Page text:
The United States has consistently taken no particular position in principle on other countries’ territories and sovereignty. It does not go into specifics on Japan’s territorial rights to the Senkaku Islands in Okinawa Prefecture.
In their teleconference held in January, Prime Minister Yoshihide Suga and U.S. President Joe Biden reaffirmed that Article 5 of the Japan-U.S. Security Treaty, which stipulates the U.S. military’s obligation to protect Japan, applies to the Senkakus. Since the time of the Obama administration, the two governments have ensured that they are on the same page on this matter.
At the two-plus-two ministerial meeting of defense and foreign affairs chiefs held on March 16, the leaders again discussed the “U.S.’s unwavering commitment.”
Article 5 of the Japan-U.S. Security Treaty stipulates that the two nations would launch a joint response in the event Japan-administered territories come under armed attack. While the U.S. says that [Article 5] applies to the Japan-administered Senkakus, it does not explicitly state that the Senkakus are part of Japan’s territory.
In late February, U.S. Defense Department spokesman John Kirby went so far as to say that the U.S. “supports Japan’s sovereignty” over the Senkakus. Later he said that there has been “no change to U.S. policy.” He adjusted his earlier statement by saying that the U.S. maintains its traditional view.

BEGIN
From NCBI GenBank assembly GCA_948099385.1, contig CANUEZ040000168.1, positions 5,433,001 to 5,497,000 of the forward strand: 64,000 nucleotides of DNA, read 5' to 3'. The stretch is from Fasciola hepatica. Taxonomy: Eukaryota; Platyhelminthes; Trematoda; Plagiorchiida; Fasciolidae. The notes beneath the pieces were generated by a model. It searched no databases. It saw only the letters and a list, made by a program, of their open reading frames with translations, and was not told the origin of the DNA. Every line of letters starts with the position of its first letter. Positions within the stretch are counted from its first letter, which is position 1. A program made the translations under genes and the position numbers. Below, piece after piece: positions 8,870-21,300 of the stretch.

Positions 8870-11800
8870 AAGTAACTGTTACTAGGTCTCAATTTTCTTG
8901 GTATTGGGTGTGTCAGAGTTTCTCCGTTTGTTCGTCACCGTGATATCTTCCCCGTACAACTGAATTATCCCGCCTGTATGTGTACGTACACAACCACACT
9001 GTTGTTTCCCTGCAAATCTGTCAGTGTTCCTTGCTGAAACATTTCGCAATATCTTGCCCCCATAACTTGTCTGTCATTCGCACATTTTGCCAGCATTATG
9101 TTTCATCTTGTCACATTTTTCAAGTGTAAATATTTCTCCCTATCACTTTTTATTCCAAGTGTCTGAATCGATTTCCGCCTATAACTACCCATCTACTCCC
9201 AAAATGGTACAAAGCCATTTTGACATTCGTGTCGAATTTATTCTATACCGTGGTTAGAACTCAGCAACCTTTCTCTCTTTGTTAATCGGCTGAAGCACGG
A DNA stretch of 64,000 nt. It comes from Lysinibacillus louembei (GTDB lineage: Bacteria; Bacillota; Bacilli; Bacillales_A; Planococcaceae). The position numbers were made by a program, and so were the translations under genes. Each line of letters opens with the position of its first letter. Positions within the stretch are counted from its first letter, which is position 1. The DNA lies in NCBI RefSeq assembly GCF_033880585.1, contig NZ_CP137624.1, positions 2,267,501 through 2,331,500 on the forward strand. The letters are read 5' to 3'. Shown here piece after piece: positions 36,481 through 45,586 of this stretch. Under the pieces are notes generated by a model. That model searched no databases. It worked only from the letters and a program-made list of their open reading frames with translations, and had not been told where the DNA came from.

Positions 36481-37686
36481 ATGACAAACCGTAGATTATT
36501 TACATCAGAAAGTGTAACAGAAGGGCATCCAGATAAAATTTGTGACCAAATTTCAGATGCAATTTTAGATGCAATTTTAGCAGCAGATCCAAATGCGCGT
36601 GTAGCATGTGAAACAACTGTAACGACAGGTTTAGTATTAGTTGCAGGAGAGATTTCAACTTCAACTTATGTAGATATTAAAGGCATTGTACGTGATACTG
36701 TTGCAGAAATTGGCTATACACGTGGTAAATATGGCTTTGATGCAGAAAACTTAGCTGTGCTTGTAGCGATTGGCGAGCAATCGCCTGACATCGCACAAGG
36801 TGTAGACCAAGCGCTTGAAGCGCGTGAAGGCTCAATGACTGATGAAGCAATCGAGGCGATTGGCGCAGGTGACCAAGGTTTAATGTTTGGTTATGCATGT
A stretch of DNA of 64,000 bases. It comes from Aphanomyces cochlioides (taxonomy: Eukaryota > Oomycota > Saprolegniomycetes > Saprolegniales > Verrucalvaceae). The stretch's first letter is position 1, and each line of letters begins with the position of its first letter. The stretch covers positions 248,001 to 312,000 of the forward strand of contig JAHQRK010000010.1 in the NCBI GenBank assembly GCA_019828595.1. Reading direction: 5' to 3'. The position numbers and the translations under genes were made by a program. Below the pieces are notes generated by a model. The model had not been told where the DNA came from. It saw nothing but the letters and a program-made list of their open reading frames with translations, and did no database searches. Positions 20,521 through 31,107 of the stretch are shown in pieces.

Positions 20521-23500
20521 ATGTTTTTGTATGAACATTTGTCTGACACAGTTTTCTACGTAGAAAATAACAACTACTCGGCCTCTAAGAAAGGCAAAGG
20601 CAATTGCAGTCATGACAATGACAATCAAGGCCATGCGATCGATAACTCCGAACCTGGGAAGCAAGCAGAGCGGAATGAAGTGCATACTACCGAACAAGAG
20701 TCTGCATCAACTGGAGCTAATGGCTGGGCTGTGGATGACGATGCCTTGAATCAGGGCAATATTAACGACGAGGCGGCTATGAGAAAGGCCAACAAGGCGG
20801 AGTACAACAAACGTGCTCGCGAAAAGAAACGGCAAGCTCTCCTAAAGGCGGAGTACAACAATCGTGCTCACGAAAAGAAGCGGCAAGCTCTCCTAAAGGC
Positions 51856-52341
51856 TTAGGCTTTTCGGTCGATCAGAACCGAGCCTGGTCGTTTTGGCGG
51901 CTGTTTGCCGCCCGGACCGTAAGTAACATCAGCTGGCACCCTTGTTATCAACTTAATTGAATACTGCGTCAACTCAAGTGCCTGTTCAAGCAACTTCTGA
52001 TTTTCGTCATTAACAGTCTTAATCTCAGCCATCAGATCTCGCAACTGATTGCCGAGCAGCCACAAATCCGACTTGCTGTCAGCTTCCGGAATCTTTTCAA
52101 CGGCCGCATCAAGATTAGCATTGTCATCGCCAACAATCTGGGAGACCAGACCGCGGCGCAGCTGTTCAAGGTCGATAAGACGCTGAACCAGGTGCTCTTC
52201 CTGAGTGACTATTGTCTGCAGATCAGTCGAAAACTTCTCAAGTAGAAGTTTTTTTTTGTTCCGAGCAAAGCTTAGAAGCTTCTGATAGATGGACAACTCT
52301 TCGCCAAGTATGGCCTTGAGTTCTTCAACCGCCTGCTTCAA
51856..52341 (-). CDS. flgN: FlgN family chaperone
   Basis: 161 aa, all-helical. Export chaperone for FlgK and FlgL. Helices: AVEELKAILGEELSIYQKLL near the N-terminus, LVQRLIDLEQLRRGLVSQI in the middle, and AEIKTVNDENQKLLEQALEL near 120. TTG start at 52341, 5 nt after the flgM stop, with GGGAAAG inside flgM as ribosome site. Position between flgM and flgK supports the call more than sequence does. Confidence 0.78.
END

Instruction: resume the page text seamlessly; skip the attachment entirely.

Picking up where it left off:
The Japanese government explains that “there is no territorial issue that needs to be addressed” in the case of the Senkakus. On the other hand, China unilaterally claims its territorial rights, repeatedly sending government ships to Japan’s territorial waters around the outcrops.
Of Japanese territories whose sovereignty is under contention, the only one the U.S. has explicitly said belongs to Japan is the Northern Territories. The memorandum of understanding issued by the U.S. Department of State ahead of the 1956 Japan-Soviet joint declaration says: the “islands of Etorofu and Kunashiri (along with the Habomai Islands and Shikotan which are a part of Hokkaido) have always been an integral part of Japan proper.”
The U.S. does not take a particular position on Japan’s territorial right to ROK-controlled Takeshima in Shimane Prefecture, either. (Abridged)